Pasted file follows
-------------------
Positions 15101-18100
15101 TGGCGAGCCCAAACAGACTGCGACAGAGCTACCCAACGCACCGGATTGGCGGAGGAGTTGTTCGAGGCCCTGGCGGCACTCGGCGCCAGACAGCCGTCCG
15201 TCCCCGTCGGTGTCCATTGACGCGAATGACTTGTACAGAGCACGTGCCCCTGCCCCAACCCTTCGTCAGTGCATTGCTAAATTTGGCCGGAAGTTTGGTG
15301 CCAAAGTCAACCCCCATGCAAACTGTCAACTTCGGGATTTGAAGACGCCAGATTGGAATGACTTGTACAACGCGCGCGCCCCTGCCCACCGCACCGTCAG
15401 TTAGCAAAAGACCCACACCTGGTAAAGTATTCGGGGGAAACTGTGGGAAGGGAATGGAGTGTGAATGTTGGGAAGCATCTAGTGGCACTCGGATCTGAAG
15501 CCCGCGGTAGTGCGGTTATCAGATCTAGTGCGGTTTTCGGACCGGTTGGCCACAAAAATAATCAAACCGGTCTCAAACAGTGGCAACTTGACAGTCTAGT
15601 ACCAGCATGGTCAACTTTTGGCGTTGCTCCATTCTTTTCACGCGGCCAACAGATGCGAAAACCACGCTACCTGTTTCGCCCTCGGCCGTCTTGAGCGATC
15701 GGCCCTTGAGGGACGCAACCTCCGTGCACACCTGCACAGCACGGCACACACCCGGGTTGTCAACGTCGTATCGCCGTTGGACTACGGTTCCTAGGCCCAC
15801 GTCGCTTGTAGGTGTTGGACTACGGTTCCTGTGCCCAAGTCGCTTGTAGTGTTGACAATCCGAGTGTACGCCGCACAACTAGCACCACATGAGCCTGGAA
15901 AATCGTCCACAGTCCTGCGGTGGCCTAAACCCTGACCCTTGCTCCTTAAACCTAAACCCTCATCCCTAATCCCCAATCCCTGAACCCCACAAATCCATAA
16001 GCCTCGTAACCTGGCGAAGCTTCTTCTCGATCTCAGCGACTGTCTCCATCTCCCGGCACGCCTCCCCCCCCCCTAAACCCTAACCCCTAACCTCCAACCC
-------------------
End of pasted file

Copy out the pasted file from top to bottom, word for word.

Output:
Positions 15101-18100
15101 TGGCGAGCCCAAACAGACTGCGACAGAGCTACCCAACGCACCGGATTGGCGGAGGAGTTGTTCGAGGCCCTGGCGGCACTCGGCGCCAGACAGCCGTCCG
15201 TCCCCGTCGGTGTCCATTGACGCGAATGACTTGTACAGAGCACGTGCCCCTGCCCCAACCCTTCGTCAGTGCATTGCTAAATTTGGCCGGAAGTTTGGTG
15301 CCAAAGTCAACCCCCATGCAAACTGTCAACTTCGGGATTTGAAGACGCCAGATTGGAATGACTTGTACAACGCGCGCGCCCCTGCCCACCGCACCGTCAG
15401 TTAGCAAAAGACCCACACCTGGTAAAGTATTCGGGGGAAACTGTGGGAAGGGAATGGAGTGTGAATGTTGGGAAGCATCTAGTGGCACTCGGATCTGAAG
15501 CCCGCGGTAGTGCGGTTATCAGATCTAGTGCGGTTTTCGGACCGGTTGGCCACAAAAATAATCAAACCGGTCTCAAACAGTGGCAACTTGACAGTCTAGT
15601 ACCAGCATGGTCAACTTTTGGCGTTGCTCCATTCTTTTCACGCGGCCAACAGATGCGAAAACCACGCTACCTGTTTCGCCCTCGGCCGTCTTGAGCGATC
15701 GGCCCTTGAGGGACGCAACCTCCGTGCACACCTGCACAGCACGGCACACACCCGGGTTGTCAACGTCGTATCGCCGTTGGACTACGGTTCCTAGGCCCAC
15801 GTCGCTTGTAGGTGTTGGACTACGGTTCCTGTGCCCAAGTCGCTTGTAGTGTTGACAATCCGAGTGTACGCCGCACAACTAGCACCACATGAGCCTGGAA
15901 AATCGTCCACAGTCCTGCGGTGGCCTAAACCCTGACCCTTGCTCCTTAAACCTAAACCCTCATCCCTAATCCCCAATCCCTGAACCCCACAAATCCATAA
16001 GCCTCGTAACCTGGCGAAGCTTCTTCTCGATCTCAGCGACTGTCTCCATCTCCCGGCACGCCTCCCCCCCCCCTAAACCCTAACCCCTAACCTCCAACCC